24 Jun 2015 | Jakob Schlandt

Energiewende - Germany is not alone

This factsheet puts the development of green power in Germany into a European context, comparing its achievements in the field with that of other EU countries.

Looking at the share in energy production of renewable energy across Europe, Germany’s energy transition (Energiewende) does not appear outstanding. According to the latest figures compiled by the European Union’s statistical office, Eurostat, the share of green energy across all member states was 25.4 percent in 2013 – in Germany, it was just 0.2 percentage points higher. Nevertheless, Germany’s rate of change is one of the swiftest in the EU. Back in 2004, green sources produced just 9.4 percent of electricity in Germany, whereas in Europe, the share was 14.3 percent.

Before green energy production was incentivised by a feed-in-tariff, Germany had a relatively stable electricity mix, relying heavily on coal, lignite and nuclear power. Each provided roughly a quarter of demand, with the remainder coming from gas and oil power stations, and about three percent from hydro power plants. Other countries, blessed with more abundant natural resources, had a head-start. Sweden has traditionally produced half of its electricity from hydro power, Austria about two thirds, and Norway close to 100 percent (See Figure 1).

Nevertheless, some remarkable transformations of the power sector have occurred elsewhere, too. Denmark’s green power production shot up from a share of 23 to 43 percent, a much swifter relative expansion than in Germany. Italy broke Germany’s record of annual added solar capacity with 9.3 gigawatts (GW) coming online in 2011 alone. Italy has now raised its green electricity to well over 30 percent, up from 16 percent in 2004. Spain expanded wind and solar power production massively too, rising from under 20 percent to over 35 percent.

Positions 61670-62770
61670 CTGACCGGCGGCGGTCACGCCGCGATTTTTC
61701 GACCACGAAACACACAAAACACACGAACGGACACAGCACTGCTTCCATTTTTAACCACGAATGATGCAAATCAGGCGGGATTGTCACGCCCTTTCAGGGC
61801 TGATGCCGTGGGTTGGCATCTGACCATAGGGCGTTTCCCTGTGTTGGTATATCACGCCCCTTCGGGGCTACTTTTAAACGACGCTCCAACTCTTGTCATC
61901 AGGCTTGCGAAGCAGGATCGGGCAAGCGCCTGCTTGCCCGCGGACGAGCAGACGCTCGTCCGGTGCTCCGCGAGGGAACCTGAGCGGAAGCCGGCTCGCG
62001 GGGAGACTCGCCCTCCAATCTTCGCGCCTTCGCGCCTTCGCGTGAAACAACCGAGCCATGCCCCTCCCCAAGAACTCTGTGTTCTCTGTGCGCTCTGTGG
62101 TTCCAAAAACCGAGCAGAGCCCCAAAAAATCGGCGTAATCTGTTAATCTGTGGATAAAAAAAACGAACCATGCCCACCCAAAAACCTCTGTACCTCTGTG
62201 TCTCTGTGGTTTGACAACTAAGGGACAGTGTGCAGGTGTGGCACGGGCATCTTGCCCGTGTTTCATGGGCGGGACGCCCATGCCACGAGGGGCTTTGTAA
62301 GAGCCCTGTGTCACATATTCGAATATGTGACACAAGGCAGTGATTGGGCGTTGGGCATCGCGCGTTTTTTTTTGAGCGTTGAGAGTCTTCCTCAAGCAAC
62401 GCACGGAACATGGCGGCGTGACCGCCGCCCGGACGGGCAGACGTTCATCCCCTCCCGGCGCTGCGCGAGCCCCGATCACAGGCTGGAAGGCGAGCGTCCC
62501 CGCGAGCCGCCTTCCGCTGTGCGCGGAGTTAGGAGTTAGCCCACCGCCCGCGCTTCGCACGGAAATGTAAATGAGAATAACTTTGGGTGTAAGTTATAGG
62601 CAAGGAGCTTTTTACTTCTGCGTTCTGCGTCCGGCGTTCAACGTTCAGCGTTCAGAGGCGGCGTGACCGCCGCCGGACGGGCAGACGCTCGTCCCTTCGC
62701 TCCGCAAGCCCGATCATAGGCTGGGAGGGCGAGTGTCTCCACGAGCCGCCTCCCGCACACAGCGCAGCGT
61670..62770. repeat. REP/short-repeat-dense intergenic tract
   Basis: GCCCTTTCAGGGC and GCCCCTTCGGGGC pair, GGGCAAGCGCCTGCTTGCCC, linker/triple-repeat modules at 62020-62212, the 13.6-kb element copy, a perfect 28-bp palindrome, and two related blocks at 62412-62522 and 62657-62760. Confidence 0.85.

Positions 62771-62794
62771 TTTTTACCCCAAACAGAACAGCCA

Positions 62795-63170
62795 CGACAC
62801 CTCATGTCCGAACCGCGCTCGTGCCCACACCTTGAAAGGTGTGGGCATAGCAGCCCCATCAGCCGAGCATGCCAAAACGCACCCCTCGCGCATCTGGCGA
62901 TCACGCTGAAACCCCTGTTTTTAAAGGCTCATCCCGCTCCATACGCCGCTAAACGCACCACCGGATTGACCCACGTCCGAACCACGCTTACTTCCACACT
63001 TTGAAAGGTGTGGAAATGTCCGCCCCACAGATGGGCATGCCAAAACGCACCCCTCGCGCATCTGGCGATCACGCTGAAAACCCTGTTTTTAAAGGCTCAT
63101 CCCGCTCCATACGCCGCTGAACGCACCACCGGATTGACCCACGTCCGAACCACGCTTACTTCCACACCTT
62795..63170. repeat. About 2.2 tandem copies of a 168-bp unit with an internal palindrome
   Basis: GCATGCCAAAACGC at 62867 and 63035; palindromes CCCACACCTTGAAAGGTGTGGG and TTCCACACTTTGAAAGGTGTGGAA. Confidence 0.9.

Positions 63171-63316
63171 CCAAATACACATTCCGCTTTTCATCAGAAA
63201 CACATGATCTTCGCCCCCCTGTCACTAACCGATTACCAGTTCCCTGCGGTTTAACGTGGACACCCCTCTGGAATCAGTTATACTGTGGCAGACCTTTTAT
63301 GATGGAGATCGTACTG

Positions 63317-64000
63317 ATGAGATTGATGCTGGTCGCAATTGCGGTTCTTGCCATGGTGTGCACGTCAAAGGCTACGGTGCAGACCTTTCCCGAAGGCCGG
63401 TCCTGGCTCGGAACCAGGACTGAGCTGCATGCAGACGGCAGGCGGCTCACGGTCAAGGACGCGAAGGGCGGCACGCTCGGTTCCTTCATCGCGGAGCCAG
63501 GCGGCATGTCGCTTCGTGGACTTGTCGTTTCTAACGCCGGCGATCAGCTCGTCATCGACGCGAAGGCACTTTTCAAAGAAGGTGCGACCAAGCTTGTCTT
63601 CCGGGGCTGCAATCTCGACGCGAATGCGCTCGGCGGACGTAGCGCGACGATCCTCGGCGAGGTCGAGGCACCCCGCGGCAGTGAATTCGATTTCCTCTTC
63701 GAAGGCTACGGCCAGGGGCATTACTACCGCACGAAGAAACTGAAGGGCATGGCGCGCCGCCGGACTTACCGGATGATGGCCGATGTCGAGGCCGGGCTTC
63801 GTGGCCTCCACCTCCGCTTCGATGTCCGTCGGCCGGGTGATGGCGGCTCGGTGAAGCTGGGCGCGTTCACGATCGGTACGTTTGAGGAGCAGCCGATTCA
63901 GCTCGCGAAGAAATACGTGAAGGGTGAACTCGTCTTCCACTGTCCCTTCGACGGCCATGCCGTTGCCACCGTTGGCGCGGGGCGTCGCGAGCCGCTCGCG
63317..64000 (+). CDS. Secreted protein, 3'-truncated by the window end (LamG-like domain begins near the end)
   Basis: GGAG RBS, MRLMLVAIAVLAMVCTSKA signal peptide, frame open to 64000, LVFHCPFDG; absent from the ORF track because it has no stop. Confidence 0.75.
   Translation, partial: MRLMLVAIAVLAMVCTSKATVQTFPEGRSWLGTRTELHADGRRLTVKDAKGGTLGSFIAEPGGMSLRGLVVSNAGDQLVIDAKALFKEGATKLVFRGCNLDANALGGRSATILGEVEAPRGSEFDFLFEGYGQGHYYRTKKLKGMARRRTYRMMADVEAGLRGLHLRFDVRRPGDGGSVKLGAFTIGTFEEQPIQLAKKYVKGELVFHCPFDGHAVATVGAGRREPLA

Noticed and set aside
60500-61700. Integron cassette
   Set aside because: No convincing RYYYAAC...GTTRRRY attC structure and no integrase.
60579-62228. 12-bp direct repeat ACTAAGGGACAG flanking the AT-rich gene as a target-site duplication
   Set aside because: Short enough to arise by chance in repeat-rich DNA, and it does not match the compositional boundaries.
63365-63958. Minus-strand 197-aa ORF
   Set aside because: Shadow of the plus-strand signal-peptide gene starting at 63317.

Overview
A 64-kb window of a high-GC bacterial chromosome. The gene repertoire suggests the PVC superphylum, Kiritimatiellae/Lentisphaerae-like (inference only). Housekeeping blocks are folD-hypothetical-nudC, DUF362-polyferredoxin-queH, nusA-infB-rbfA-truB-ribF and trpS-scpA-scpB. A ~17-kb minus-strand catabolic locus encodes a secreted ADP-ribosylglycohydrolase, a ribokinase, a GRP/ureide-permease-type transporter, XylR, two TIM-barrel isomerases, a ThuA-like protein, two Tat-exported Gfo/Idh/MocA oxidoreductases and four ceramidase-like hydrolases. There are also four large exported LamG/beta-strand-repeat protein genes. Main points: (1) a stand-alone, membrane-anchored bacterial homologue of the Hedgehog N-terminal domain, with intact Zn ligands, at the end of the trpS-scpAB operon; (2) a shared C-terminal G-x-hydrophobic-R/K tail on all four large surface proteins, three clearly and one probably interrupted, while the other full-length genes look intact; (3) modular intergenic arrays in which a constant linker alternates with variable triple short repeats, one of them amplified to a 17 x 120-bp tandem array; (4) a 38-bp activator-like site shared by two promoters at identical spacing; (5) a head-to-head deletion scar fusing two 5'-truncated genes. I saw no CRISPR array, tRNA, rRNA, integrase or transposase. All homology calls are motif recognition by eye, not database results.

Europe, helped by Germany’s huge investment in the sector, has for long been at the forefront of the global development of renewable energy. And it still is, at least in some areas. Take offshore wind: Roughly three quarters of this year’s installations of wind turbines out at sea will take place in Europe, with half of that capacity added in Germany alone. Europe’s onshore wind development has been very stable. New installations, helped by a recent boom in Germany, stood at nearly 12 GW in 2014.

But in photovoltaics, Europe has been dramatically knocked off the top spot. Only 7 GW were installed in 2014, down from 22 GW in 2012. Its global market share, which stood at around 70 percent a few years back (and over 50 percent in Germany alone), has dropped to around an 12.5 percent, with China, Japan and the US now leading the pack. Likewise, Europe’s solar industry has collapsed. Only a few major solar manufacturers are left in Europe, and in Germany just one: Solarworld.

Overall, Europe’s expansion of green power stations is likely to rise further, making Germany’s status as the country of the Energiewende even less remarkable than was the case a few years back. A new target of 27 percent for the total share of renewable energy was recently set by the European Union in the 2030 framework for climate and energy policies. Even some countries in central Eastern Europe, which have been sceptical of the green energy transition, are getting on board. Poland, for example, recently introduced a new renewable energy law which gave reason for cautious optimism.

 

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